From Faber & Faber's Projections: Tod Lippy's interview with Walter Bernstein
Tod Lippy: You once said your goal as a writer was to make
away dissatisfied in a satisfied way." Can you elaborate on that?
Walter Bernstein: This sounds rather grand, but I am interested in
affecting people - in changing people. I want what I write to have an effect
on them, and I want to present the world to them in a truthful, dramatic
way - to show them the conflicts. I want them to go away feeling gratified
that they've had an experience that has filled them with pleasure, but
there should be a little bit of a burr under the saddle. That happens, I
think, in all my movies. You know, The Front ends with Woody Allen going
off to jail, and it's funny in a way, but I hope an audience goes away
thinking, "What's going to happen to him there?" The same thing for the
ending of The Molly Maguires. These guys get hanged at the end, and the
man who caused that is going to become very successful because of it.
What's going on there? You know, you come away from Death of a Salesman
very shaken, very moved, but wow, is that enormously satisfying.
Tod Lippy: Can I ask how old you are?
Walter Bernstein: Eighty.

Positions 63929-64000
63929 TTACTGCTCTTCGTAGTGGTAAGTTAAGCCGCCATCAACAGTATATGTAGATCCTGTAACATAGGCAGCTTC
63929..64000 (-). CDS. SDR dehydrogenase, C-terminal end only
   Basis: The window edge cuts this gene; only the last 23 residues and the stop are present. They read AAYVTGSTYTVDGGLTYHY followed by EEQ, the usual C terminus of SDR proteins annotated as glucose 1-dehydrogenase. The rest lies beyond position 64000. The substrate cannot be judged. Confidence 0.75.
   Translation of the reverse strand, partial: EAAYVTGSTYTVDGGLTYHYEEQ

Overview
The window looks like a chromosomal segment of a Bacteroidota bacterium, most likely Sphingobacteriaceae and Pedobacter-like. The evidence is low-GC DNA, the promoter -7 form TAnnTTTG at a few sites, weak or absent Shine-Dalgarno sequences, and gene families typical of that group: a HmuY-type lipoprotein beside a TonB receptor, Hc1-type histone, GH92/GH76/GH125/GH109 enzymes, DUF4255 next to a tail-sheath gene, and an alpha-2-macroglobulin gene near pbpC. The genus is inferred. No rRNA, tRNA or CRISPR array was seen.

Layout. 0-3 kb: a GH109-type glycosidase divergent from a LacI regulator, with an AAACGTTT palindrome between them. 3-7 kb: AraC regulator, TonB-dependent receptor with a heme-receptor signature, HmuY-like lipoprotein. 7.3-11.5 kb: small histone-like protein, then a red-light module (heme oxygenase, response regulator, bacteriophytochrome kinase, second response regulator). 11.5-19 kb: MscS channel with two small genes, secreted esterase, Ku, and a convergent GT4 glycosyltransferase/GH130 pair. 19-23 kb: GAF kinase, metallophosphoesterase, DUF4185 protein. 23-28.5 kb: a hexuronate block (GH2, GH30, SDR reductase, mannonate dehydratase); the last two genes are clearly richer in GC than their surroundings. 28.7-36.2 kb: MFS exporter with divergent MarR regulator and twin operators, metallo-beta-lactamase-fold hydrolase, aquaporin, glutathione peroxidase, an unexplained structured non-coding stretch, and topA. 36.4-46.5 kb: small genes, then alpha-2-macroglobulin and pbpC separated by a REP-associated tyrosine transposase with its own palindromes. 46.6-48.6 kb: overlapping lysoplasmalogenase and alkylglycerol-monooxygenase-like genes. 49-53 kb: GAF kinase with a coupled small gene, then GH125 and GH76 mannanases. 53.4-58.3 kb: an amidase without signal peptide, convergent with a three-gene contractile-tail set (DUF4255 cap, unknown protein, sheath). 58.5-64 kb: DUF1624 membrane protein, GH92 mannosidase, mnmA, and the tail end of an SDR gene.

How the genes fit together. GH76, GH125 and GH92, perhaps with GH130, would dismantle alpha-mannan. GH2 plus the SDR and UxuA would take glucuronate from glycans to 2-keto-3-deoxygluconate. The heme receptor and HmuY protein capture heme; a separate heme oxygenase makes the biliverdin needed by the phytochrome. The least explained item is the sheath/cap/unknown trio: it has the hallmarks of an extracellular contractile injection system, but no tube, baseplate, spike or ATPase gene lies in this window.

Tod Lippy: What do you attribute the longevity of your career to?
Walter Bernstein: I don't know; I really don't know. Right now, I've lucked into a
relationship with HBO, which has been a very happy and fruitful one for
me. I don't have too much of a career in feature films at the moment.
Maybe it's because it's a business run mostly by and for 15-year-olds.
[laughs] Although maybe that's why I get work - they think I'm in my second
Tod Lippy: Do you think your experience during the blacklist somehow contributed to
Walter Bernstein: I survived.
Tod Lippy: But you did more than survive. You never named names, you managed to
somehow find work
Walter Bernstein: Well, I survived on my own terms, I suppose.
New York Film-Makers on Film-making
edited by Tod Lippy
faber and faber
© copyright Tod Lippy, 2000